Young Scientist gears up for its 60th year with AI, diversity and mental health under the microscope

Modern concerns dominate at long-running exhibition which has fuelled Ireland’s development, organiser says

The BT Young Scientist & Technology Exhibition, the 60th staging of the event, runs until Saturday next as young researchers showcase their endeavours, with a lot of cutting-edge science on display.

Artificial intelligence (including ChatGPT issues), diversity, inclusion and mental health are the four strong emerging trends in more than 2,000 project entries submitted this year.

The BTYSTE is invariably bang up-to-date in reflecting concerns and interests of Irish secondary school students and their responses to a rapidly changing world. This year is no different, as the top 550 projects and hundreds of students will represent their school and community at the exhibition, which runs at Dublin’s RDS over the coming days.

To mark the significant birthday, a new category has been added: health and wellbeing, to go with social and behavioural sciences; technology, chemical, physical and mathematical sciences; and biological and ecological sciences.


Shay Walsh, the managing director BT Ireland, the exhibition organiser, said it was a momentous year. “Since its foundation by Dr Tony Scott and the late Fr Tom Burke, the exhibition has excelled as a platform for inspiring young people to use science, technology, engineering and maths (Stem) to understand and improve the world. It has served as a launch pad for many incredible careers, including that of John Monahan, our first-ever winner, who joins us as a judge this week.”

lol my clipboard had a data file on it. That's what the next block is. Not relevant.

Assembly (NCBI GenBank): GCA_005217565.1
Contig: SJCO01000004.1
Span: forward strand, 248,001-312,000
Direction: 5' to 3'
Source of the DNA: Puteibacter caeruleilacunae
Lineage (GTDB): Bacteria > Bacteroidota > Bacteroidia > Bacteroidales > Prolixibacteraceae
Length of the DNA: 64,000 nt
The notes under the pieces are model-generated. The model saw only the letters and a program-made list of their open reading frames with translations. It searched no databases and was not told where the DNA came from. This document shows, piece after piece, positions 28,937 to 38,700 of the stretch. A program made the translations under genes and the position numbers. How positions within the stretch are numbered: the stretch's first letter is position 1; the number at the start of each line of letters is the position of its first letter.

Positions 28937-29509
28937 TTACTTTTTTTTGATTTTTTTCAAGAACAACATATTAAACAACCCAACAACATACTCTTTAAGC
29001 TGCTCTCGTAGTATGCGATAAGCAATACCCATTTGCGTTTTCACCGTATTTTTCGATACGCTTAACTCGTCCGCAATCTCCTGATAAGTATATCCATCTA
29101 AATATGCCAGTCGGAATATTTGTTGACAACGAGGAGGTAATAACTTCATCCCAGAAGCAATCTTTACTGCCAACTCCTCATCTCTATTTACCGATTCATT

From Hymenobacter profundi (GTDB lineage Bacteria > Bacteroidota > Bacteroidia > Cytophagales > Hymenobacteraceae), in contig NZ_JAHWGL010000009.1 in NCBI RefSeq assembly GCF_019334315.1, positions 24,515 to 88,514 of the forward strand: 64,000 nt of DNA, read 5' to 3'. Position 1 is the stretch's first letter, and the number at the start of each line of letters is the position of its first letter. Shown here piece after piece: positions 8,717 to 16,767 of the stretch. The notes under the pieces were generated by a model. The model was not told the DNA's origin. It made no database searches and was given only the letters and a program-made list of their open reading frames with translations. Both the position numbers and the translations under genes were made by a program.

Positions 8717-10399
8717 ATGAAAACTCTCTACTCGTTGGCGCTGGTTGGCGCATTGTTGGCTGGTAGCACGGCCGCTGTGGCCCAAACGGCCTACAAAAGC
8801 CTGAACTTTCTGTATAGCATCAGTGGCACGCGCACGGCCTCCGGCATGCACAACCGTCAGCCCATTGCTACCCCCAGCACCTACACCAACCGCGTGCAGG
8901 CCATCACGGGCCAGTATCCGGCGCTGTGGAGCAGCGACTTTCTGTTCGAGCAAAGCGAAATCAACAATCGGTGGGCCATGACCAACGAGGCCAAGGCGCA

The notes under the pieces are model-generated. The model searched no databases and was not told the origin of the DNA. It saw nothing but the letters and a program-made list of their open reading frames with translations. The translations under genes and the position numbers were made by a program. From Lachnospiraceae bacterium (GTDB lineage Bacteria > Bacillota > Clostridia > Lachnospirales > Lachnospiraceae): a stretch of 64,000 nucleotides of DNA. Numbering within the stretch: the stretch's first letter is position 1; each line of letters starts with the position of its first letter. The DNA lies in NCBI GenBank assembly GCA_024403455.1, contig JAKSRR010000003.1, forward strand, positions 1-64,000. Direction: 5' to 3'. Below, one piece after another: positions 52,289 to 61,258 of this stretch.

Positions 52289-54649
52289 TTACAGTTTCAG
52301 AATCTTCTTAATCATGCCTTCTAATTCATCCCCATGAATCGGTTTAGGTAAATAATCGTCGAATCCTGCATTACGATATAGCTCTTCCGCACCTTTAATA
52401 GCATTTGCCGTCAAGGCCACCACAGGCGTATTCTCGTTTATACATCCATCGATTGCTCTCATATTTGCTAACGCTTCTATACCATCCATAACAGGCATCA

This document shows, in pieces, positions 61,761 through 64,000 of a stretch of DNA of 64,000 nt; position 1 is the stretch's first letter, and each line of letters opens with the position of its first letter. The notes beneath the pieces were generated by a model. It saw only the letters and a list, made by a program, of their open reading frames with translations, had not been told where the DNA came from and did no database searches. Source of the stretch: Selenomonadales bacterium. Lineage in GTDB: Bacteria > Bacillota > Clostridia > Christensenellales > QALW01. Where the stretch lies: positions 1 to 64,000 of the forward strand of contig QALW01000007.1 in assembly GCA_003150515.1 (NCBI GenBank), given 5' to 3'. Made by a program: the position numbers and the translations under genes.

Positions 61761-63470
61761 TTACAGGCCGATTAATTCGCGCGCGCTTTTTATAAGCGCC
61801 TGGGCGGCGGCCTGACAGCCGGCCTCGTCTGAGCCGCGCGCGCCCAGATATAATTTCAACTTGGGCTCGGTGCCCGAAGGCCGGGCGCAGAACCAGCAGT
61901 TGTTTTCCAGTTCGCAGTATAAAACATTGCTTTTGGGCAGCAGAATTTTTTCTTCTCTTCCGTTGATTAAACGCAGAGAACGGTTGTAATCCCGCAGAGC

We spoke to Mari Cahalane ahead of this year’s BT Young Scientist and Technology Exhibition #btyoungscientist #rds

♬ One Night - Frank Bramble &

Dr Scott said he never thought their idea would grow to such an extent that it has lasted 60 years “and maybe even 60 more. That is way beyond my imagination. It’s amazing.”

Looking back, he believed the exhibition “has contributed to the development of our country”, and certainly its fast rate of development would not have happened without it. Its success was a tribute to the pupils, teachers and parents, he added.

As the 1965 winner and a judge for the past decade, John Monahan said he is in awe of the incredible talent on show and the ever-rising standard of students’ work. “You don’t see that in lots of other countries,” he said.

His winning entry was on human digestion and his research was conducted in his home-made lab in a shed adjoining his family home in Straffan, Co Kildare. “All my pocket money went on the equipment.”

He went on to study biochemistry in UCD before becoming a key figure in the biotech sector in the US.

President Michael D Higgins will open the exhibition on Wednesday. In a message to participants he said: “There has never been a better time in which to be a young scientist. Yes it is a challenging time, but it is so potentially fulfilling to know that the choices you make will have effects that are important, not just for your own time, but for the very possibility of life itself.”

“The BTYSTE is a fantastic platform for students to develop their best ideas to improve the world we live in and showcase them nationally and internationally,” said BTYSTE head Mari Cahalane. “As one of the largest Stem school exhibitions in Europe, our alumni have been recognised globally, and with the standard of entries for 2024 just as high as years before, we’re very confident that trend will continue.”

More than 200 prizes are awarded, from a prize fund of €50,000, including the overall BT Young Scientist & Technologist of the Year award, which will see the winners represent Ireland at the EU Contest for Young Scientists (EUCYS), taking place in Katowice, Poland. Ireland has a strong record of taking home the prize for first place at EUCYS, with 17 wins over the past 33 years.

The exhibition is open to the public from Thursday to Saturday but booking is advised.

  • Sign up for push alerts and have the best news, analysis and comment delivered directly to your phone
  • Find The Irish Times on WhatsApp and stay up to date
  • Our In The News podcast is now published daily – Find the latest episode here
Kevin O'Sullivan

Kevin O'Sullivan

Kevin O'Sullivan is Environment and Science Editor and former editor of The Irish Times